Harold Rome, New York
Ben Heller, New York, acquired from the above
Private Collection, New York, acquired from the above in the late 1970s
Susan Gagliardi, Senufo Unbound: Dynamics and Identity in West Africa, Milan, Cleveland, 2015, p. 33
The Cleveland Museum of Art, Senufo: Art and Identity in West Africa, February 22 - May 31, 2015; additional venue: Musée Fabre, Montpellier, November 28, 2015 - March 6, 2016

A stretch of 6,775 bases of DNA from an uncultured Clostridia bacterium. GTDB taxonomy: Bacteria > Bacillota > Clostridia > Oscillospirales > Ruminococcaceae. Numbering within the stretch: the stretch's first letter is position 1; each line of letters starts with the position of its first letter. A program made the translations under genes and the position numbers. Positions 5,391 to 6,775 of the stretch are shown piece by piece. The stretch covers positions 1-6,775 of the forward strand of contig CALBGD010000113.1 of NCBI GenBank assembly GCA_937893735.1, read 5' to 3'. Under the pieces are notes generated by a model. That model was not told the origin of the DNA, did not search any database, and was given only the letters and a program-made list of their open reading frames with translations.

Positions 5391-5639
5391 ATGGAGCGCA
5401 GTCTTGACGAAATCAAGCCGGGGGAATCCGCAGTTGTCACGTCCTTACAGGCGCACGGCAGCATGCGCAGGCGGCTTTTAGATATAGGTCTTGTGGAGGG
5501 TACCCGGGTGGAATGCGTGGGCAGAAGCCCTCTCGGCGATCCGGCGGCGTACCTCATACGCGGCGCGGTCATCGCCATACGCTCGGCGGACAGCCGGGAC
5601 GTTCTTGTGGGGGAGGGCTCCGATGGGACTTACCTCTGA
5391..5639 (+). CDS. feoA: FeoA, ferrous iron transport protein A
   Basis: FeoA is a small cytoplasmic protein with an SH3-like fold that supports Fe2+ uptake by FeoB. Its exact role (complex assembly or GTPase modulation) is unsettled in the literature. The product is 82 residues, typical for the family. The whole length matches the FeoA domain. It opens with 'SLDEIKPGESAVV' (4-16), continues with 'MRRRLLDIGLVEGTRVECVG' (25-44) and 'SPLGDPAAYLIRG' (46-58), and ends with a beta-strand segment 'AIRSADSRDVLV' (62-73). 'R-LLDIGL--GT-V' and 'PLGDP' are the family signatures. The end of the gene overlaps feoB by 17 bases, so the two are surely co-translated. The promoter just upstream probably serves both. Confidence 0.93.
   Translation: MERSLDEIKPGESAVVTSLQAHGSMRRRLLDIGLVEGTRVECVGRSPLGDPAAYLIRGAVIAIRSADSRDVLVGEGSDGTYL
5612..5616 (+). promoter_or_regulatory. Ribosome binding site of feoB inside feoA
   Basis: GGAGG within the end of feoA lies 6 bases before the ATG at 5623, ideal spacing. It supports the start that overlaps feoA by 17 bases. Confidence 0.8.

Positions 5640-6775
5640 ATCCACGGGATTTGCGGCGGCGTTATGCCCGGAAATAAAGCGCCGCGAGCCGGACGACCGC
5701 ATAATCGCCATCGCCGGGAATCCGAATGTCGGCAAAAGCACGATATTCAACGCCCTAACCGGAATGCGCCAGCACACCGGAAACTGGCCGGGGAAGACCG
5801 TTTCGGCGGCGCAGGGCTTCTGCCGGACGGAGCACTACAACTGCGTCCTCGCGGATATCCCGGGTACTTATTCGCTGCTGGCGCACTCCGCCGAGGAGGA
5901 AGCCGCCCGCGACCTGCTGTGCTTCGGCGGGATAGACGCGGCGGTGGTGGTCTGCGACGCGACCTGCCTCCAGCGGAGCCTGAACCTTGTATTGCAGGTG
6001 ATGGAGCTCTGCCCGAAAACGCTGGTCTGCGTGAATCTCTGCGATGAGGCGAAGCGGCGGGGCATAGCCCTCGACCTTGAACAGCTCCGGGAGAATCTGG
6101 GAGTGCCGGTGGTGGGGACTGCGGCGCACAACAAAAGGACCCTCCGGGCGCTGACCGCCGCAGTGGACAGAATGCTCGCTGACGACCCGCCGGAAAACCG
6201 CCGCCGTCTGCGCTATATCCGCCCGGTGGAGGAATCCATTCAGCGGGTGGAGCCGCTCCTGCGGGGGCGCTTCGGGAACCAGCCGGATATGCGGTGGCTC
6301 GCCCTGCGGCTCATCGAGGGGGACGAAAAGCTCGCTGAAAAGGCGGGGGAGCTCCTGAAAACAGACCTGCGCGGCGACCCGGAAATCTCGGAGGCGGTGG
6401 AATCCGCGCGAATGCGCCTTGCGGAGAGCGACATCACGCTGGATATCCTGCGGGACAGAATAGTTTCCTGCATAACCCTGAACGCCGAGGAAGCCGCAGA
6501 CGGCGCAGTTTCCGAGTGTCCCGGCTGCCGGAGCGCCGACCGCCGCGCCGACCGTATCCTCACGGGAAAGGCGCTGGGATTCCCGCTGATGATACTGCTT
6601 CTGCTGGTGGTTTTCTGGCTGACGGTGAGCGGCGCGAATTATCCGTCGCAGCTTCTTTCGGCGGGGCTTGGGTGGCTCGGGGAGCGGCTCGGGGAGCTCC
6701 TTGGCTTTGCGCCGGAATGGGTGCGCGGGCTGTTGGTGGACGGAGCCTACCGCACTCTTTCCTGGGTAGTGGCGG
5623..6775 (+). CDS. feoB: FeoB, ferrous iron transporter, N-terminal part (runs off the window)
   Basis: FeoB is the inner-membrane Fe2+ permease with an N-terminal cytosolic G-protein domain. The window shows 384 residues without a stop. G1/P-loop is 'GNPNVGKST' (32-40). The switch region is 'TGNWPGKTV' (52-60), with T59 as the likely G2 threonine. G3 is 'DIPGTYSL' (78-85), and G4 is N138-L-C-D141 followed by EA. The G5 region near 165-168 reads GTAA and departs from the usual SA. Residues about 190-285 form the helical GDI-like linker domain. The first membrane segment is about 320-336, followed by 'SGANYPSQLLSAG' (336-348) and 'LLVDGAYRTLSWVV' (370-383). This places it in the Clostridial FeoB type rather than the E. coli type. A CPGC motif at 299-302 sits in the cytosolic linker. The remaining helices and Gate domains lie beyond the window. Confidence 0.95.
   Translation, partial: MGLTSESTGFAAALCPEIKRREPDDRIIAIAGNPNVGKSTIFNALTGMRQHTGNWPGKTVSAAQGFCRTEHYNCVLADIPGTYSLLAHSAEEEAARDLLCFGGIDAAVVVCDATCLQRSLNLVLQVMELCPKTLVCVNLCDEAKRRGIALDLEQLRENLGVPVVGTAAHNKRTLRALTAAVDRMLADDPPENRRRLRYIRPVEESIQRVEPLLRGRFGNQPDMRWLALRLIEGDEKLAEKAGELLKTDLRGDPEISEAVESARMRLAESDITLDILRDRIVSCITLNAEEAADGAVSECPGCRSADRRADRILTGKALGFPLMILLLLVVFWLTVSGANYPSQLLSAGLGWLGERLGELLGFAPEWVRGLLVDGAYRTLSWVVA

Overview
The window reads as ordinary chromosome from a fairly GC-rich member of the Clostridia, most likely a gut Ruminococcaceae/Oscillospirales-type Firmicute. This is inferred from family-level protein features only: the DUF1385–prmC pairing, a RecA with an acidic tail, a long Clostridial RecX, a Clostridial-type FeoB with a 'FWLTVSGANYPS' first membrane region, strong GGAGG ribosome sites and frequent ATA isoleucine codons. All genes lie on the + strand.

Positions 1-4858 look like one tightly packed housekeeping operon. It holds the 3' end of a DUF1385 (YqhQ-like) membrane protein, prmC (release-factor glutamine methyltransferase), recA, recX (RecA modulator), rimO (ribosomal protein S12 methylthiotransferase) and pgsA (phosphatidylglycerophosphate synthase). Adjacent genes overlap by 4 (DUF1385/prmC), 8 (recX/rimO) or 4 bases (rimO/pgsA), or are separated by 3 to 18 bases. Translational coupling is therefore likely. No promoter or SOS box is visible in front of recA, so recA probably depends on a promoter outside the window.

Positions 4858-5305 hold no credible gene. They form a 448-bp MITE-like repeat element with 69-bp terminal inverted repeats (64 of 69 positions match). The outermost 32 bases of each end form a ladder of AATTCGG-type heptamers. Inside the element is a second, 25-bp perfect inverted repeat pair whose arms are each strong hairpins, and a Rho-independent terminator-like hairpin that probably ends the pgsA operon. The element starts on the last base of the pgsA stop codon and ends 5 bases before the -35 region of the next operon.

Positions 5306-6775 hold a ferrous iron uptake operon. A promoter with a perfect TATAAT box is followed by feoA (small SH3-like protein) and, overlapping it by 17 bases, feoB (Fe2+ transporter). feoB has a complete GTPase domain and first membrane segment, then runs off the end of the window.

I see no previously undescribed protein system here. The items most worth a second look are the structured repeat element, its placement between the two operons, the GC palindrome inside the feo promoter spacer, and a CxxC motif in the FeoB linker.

Like many heddle pulleys made by Senufo carvers, this functional object was embellished with delicate ornamentation in order to delight the weaver using it. The hornbill bird, or dynug, is one of the five primordial animals in Senufo cosmology and is iconographically widespread in Senufo material culture (Barbier, ed., Art of Côte d'Ivoire from the Collections of the Barbier-Mueller Museum, Geneva, 1993, Vol. 1, p. 61). In this example, the rounded body of the bird, highlighted by its curved beak, connotes fertility. Instead of exhibiting outstretched wings, as is common for heddle pulleys of this type, this bird's finely carved wings rest serenely next to its body. The stylized form and beautifully carved details on the wings of this piece highlight the highly public nature of weaving. When being used one can imagine it incited people to nian dan, or "take a good, thorough look" (Vogel, Baule: African Art, Western Eyes, New Haven, 1997, p. 272).